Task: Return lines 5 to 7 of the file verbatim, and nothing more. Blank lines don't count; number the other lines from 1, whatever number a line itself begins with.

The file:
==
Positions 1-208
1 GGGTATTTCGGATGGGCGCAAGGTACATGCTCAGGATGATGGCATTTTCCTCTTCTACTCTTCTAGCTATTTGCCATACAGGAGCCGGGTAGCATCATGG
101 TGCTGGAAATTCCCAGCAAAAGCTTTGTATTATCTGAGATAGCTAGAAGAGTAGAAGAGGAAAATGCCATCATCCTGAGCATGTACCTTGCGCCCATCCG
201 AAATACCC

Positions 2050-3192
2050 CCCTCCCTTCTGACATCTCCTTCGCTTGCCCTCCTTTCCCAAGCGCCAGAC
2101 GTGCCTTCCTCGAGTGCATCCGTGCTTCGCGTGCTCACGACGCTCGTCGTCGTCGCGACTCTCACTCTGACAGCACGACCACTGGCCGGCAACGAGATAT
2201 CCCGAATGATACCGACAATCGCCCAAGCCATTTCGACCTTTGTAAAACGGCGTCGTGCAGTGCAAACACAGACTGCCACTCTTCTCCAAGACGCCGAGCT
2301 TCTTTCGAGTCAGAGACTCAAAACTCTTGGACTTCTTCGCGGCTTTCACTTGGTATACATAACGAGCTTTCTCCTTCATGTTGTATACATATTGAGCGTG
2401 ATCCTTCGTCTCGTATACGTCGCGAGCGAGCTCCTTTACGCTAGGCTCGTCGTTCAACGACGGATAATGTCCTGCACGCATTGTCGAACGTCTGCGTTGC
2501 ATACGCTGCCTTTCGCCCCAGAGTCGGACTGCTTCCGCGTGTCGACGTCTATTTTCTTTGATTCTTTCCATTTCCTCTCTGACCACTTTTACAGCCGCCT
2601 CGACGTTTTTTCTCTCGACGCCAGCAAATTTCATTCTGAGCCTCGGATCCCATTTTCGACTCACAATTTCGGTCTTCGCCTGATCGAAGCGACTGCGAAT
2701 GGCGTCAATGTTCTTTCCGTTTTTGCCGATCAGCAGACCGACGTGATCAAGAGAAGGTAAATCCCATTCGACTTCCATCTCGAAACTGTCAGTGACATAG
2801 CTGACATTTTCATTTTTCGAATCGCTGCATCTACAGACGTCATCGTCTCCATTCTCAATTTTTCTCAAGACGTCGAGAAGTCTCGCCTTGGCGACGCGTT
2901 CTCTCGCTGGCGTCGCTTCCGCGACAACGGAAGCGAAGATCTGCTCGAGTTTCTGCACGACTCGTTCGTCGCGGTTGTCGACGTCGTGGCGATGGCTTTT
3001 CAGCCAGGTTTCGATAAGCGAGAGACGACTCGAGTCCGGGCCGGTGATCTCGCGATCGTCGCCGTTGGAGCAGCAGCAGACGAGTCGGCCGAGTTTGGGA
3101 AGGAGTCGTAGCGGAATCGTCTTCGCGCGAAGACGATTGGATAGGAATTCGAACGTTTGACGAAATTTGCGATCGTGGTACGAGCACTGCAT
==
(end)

Positions 2050-3192
2050 CCCTCCCTTCTGACATCTCCTTCGCTTGCCCTCCTTTCCCAAGCGCCAGAC
2101 GTGCCTTCCTCGAGTGCATCCGTGCTTCGCGTGCTCACGACGCTCGTCGTCGTCGCGACTCTCACTCTGACAGCACGACCACTGGCCGGCAACGAGATAT